For about 40 minutes, the film is basically nonstop action. There are snakes biting people, snakes eating people, snakes going in people’s mouths, ears, eyes — one even bites a penis mid-urination. Truly, the movie goes from boring cop story to full-on horror-thriller almost in an instant. Adding to the campiness is that most of the snakes are created with very questionable CGI, so they look super fake. (This probably wasn’t intentional but we’re going to pretend it was.) A few shots of real snakes are mixed in, but for the most part, the snakes move and look very much like they came out of a computer. Somehow though, it’s OK because the creatures are doing things snakes would almost certainly never do.

It’s in this fleeting second act where Snakes on a Plane is the book the cover promised. The action is completely over the top, hugely improbable, and executed with precision and tension, with each and every scene getting increasingly, hilariously more dire. For a while, the entire film has a really palpable jolt of energy, however, once that starts to wind down, there’s that pesky, overly dense story to get back to. Part of that is Flynn’s FBI boss (Bobby Cannavale) running around Los Angeles chasing down leads about foreign snakes.

Another is trying to service every one of these characters that have been introduced. There’s also a laundry list of out-of-place oddities such as a germaphobe rapper named Three Gs (Flex Alexander) who tells a little white kid to “stay Black,” gropes a woman’s breast, and pulls a gun on his fellow passengers when he gets overly anxious.

The co-pilot is openly misogynistic to the flight attendants. There are multiple forced romances as well as rampant gender and racial stereotypes. The movie is far from cohesive, which makes its transition to the final act more than a little awkward.

Snakes on fire, strong desire.  (Photo: New Line Cinema) Snakes on fire, strong desire. (Photo: New Line Cinema)

By the end of the film, the passengers have basically isolated themselves from most of the snakes, but there still needs to be a big finale. So Flynn — after delivering the iconic line “I’ve had it with these motherfucking snakes on this motherfucking plane!” — decides the best way to get rid of the last few snakes is to shoot out a window.

This results in the snakes being sucked out, along with luggage, then chairs, and the hole gets bigger and bigger as an impromptu pilot (comedian Kenan Thompson, which is a whole other story) does his best to land the plane safely. If this scene was in any other movie, it would honestly be a decent little set-piece, but because this is about snakes and the snakes hardly play a role in the climax, it makes the entire ending far from satisfying.

“Far from satisfying” was my biggest takeaway after watching Snakes on a Plane for its 15-year anniversary. The actual “snakes on a plane” part of the movie is great, but the idea itself is so absurd and so small, it takes way too long to set up, and no time at all to fix, leaving a movie with a boring beginning, amazing middle, and disappointing ending. One saving grace is that during the film’s end credits, the music video for the non-diegetic theme song “Snakes on a Plane (Bring It)” by the now-defunct pop rock group Cobra Starship plays. The song is such a bop, you end the movie on a high note anyway.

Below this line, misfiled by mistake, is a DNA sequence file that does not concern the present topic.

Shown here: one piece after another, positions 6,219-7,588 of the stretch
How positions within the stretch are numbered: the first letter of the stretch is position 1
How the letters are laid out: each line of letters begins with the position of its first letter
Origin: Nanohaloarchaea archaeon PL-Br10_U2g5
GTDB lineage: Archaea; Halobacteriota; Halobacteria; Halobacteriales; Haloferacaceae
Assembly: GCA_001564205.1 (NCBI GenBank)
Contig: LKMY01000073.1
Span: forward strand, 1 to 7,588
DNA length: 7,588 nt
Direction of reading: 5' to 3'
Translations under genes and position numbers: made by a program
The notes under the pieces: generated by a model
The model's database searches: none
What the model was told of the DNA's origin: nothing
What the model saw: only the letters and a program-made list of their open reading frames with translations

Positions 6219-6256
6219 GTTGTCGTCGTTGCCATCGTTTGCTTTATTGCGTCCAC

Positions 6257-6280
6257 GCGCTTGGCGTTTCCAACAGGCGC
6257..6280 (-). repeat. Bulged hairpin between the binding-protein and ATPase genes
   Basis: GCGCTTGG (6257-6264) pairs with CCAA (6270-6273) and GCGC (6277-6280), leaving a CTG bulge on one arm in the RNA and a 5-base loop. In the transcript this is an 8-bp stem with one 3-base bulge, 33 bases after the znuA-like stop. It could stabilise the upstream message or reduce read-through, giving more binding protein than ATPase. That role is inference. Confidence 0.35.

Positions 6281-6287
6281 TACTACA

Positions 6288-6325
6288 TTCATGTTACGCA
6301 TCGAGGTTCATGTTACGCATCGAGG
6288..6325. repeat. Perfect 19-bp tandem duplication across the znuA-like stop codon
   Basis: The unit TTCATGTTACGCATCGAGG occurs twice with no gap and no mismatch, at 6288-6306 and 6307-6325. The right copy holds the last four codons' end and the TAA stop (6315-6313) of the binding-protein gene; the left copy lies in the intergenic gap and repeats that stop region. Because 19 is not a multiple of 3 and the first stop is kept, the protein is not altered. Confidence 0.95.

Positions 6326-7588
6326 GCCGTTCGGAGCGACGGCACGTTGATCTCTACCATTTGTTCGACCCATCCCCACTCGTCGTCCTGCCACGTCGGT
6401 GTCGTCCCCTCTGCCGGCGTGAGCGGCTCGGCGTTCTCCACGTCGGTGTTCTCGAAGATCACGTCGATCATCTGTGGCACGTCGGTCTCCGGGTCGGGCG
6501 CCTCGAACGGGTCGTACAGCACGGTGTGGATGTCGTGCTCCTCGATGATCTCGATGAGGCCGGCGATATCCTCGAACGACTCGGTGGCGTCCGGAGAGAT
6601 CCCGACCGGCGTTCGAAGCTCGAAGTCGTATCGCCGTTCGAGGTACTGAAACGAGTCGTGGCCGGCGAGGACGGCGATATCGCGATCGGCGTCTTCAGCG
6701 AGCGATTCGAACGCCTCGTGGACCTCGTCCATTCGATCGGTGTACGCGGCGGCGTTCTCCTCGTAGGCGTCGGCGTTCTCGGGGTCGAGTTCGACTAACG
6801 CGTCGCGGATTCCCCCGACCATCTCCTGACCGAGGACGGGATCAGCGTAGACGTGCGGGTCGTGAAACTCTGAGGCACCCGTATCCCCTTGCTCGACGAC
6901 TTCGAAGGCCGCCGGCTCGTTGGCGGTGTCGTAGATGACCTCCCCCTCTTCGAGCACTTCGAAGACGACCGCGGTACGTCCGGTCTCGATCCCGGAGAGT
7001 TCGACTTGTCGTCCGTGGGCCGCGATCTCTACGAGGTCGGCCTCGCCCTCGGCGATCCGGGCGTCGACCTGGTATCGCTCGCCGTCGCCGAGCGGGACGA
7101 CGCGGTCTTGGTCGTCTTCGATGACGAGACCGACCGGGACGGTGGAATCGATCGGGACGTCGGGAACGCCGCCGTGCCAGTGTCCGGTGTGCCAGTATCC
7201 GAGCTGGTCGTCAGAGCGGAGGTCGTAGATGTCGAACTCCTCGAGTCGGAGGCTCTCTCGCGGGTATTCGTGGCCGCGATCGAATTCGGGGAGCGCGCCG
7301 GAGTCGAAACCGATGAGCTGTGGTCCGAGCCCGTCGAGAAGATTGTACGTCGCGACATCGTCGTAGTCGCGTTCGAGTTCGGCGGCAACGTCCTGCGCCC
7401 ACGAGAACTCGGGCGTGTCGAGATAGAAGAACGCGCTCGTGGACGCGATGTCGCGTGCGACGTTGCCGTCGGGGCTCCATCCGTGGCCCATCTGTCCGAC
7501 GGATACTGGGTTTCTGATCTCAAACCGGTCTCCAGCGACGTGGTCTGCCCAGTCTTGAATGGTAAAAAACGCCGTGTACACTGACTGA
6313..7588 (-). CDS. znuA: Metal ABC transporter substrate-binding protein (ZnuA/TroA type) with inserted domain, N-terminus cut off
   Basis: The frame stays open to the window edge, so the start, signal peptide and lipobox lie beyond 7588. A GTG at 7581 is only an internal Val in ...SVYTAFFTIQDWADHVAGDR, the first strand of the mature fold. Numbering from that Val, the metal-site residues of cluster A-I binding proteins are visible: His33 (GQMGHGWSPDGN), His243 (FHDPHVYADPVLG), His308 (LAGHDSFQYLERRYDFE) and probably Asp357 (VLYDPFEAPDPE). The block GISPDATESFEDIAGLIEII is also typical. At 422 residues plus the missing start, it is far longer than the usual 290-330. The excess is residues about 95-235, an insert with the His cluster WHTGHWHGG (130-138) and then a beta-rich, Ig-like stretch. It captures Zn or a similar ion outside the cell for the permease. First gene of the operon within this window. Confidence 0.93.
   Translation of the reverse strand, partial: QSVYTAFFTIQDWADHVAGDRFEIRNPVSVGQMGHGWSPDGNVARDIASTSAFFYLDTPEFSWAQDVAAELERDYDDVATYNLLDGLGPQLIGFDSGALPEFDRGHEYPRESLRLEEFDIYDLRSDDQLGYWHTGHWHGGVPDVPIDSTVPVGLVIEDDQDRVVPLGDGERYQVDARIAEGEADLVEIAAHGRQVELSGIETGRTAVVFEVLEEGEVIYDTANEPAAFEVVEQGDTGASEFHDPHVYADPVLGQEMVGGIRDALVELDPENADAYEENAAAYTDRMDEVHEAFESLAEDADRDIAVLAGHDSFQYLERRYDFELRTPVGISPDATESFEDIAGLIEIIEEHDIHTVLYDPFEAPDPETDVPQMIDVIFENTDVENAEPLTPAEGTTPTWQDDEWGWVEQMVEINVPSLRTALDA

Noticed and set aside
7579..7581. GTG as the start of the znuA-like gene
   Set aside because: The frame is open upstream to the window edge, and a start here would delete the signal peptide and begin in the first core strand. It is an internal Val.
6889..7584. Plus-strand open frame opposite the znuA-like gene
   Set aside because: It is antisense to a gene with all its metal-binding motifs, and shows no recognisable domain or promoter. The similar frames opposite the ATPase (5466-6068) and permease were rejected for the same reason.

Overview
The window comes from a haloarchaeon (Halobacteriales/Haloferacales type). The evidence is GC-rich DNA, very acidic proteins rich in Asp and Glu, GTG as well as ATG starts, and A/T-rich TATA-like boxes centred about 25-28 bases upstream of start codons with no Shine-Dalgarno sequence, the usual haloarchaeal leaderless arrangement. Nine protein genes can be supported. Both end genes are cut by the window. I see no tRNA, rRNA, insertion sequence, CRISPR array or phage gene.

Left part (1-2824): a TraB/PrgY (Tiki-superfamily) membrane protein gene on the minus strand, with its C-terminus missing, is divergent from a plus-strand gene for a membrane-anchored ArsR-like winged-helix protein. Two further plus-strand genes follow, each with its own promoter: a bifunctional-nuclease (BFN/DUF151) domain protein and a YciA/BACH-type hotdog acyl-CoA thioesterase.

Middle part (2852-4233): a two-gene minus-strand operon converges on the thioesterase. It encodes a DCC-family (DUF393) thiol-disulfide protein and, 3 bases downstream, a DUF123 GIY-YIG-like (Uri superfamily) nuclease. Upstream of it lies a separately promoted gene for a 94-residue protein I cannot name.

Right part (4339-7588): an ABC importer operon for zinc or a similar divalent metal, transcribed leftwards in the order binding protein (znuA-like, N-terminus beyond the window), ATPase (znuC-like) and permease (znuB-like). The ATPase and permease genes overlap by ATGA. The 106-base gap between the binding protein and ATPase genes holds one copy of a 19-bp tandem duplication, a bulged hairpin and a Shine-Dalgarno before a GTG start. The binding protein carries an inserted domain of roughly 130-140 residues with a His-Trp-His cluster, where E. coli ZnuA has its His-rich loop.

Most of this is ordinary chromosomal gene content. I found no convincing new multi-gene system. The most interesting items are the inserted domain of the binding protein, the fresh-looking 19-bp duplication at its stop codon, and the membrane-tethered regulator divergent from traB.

Overall, Snakes on a Plane still kind of stinks, but at least it teaches us a few lessons. One is that sometimes an idea that seems good actually isn’t if it can’t be pulled off successfully. Another is that online buzz is ultimately kind of meaningless. And third: 15 years can, sometimes, make a movie you thought was a godawful piece of crap into something that’s merely far from satisfying.

I had to screenshot this moment from the movie where a huge snake eats a man alive. (Screenshot: New Line Cinema) I had to screenshot this moment from the movie where a huge snake eats a man alive. (Screenshot: New Line Cinema)

Assorted Musings:

  • The supporting cast in this movie is a who’s who of excellent actors that’s don’t get nearly enough to do. There’s Friday Night Lights star Taylor Kitsch as the first person who dies because he broke two major rules of a horror movie — he did drugs and had sex. Insidious’ Lin Shaye is one of the flight attendants. Anchorman’s David Koechner is one of the pilots. There’s Elsa Pataky from Fast Five, Terry Chen from Almost Famous, just so many “Hey I recognise that actor” moments throughout.
  • One of the most delightfully dated moments in the film is when Flynn needs to describe all the snakes to the snake expert over the in-flight phone. Someone says this process would be easier if they could just take photos to which someone replies they’d just need a digital camera and a laptop. Then — this is the best part — one of the passengers pulls out a Blackberry and goes “This is both.” That a camera phone with internet is treated as a reveal in this movie just shows how dated it’s become.
  • I honestly feel like Snakes on a Plane would have been 15% better if Ellis has done a better job casting Sean. Nathan Phillips is a good-looking guy but his performance is super flat; he has almost no chemistry with Samuel L. Jackson and fails to provide even an iota of sympathy for the character. Even though the whole movie is ostensibly about him, you never for one moment care about him, and it’s a huge hindrance to the film overall.
  • Snakes on a Plane both opens and ends in a tropical location. Each has its reason in the story but, for the bigger picture, it’s probably supposed to make you feel like you were on vacation. Like, this is a movie to watch and have a great time. But it doesn’t work; the juxtaposition only makes the film feel that much more disjointed. In addition, the ending bit in particular (an awkward cut paying off an exchange from the beginning about Flynn surfing) is so out of place you almost don’t believe it’s happening. A perfect example, among many, that this movie had no idea what it wanted to be outside of that very simple, descriptive, catchy title.
  • And now, I’ll take a cue from the film and end this article in the exact same way, with this awesome song.